DriveAble program is not just for seniors

Mary Glassford discusses the DriveAble program and her thoughts on it.

During the election I became aware of Drive Able.

I had not really paid any attention to it – perhaps I should have. As a senior I found it very disconcerting when I had my brother-in-law, (who  just happens to be much older than me) for dinner and realized how upset he was. Of course, I asked questions and thought if what he told me was correct then yes, seniors should be upset.

DriveAble is NOT just for seniors. No matter your age, cognitive processes can become impaired as a result of medical conditions or medications. DriveAble should not be confused with the requirement for drivers over 80 years of age, and every two years thereafter, to have a driver medical exam report.

This assessment is similar to an eye or hearing test. No familiarity with a computer is needed for their application. From what I understand you only need to touch a screen or press a button – I envision it being similar to using a debit or bank machine. Apparently, you can have practice session to see what is required. (I actually watched a short demonstration on the web site). Most of the information is on the web site for those that have a computer; I printed the information off for my brother-in-law to read.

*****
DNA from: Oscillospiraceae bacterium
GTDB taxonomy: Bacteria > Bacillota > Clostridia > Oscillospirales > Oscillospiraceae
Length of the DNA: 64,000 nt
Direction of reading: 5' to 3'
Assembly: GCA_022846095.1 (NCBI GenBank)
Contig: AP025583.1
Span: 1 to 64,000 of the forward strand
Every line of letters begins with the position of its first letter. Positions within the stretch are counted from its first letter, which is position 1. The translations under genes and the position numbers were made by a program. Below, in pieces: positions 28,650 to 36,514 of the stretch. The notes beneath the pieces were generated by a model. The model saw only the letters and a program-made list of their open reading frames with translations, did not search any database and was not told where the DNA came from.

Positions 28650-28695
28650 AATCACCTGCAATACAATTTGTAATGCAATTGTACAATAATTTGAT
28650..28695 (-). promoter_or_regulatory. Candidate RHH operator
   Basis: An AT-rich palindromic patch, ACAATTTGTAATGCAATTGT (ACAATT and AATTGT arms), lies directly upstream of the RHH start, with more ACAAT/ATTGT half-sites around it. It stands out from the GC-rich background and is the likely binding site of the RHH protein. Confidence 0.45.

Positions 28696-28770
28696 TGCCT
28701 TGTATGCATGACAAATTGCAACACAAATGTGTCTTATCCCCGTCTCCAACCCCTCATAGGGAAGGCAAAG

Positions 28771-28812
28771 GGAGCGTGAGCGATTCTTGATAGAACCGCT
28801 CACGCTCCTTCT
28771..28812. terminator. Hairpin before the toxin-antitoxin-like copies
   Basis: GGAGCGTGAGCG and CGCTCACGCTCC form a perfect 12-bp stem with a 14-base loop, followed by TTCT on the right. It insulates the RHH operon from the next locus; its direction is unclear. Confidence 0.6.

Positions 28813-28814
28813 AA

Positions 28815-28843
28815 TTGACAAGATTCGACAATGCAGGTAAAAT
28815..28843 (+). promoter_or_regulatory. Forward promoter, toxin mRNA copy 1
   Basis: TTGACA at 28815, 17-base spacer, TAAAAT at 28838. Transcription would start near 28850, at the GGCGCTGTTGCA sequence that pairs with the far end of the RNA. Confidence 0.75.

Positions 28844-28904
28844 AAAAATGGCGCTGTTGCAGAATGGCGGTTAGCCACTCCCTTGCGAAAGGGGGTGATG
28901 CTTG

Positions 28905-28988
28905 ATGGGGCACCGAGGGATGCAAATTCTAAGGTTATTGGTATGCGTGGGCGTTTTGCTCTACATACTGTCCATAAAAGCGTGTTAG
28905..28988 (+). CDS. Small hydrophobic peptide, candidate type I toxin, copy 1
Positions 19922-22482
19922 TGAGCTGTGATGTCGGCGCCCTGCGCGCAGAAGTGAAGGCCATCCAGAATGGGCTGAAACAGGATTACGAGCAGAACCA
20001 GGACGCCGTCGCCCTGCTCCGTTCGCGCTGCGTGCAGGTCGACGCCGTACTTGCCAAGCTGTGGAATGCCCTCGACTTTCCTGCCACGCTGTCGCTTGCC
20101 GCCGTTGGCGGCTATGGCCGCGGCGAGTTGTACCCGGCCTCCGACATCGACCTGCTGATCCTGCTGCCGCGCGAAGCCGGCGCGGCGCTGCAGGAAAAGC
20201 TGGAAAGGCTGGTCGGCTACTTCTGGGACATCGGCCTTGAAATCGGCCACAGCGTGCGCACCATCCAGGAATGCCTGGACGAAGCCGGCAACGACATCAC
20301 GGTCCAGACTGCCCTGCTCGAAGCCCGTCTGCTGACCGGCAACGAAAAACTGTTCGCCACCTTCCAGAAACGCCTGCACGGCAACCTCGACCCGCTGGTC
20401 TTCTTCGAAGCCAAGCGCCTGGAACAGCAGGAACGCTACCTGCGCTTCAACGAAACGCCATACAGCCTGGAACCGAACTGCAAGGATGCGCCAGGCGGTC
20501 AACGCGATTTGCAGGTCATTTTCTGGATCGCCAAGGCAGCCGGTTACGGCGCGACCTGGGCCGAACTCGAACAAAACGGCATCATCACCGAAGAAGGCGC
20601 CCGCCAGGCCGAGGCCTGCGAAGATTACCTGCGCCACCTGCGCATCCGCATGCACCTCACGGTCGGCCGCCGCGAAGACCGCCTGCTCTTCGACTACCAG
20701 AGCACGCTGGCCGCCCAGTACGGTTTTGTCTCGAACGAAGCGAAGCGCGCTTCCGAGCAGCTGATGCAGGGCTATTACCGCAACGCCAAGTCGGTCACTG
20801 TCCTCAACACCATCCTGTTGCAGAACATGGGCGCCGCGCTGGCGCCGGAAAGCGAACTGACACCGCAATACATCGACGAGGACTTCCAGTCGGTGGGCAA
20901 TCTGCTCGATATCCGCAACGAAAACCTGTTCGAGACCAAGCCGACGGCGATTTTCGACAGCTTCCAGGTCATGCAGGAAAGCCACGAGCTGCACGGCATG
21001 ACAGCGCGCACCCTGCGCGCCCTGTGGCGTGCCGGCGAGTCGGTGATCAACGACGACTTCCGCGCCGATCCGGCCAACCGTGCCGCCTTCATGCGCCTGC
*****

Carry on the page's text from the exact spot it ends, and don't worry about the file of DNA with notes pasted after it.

A medical practicioner will request the assessment if they have concerns with a patient’s cognitive ability to drive. Considering a person has been referred for DriveAble assessment, it is recommended that someone drive you for the test. If the person conducting the session or test feels you are too nervous or overly stressed, they will suggest you book another appointment. According to the info I read there is no cost for the DriveAble assessment nor the DriveAble on-road test.

The person conducting the test does not tell you whether you have passed or failed – that information is forwarded to the office of the Superintendent of Motor Vehicles – the results can take upward of 4 weeks. You will be notified by mail of any decision.

If you, or your physician, feel that your cognitive ability has improved and you wish another assessment, there is a cost.

In all sincerity, I hope this information helps clear up some of the confusion about DriveAble. If you have more concerns perhaps a friend or family member will find the information and print it  for you to read.


Mary Glassford is a long-term Quesnel resident, former Cariboo Regional District director and city councilor and president of the Post Secondary Education Council.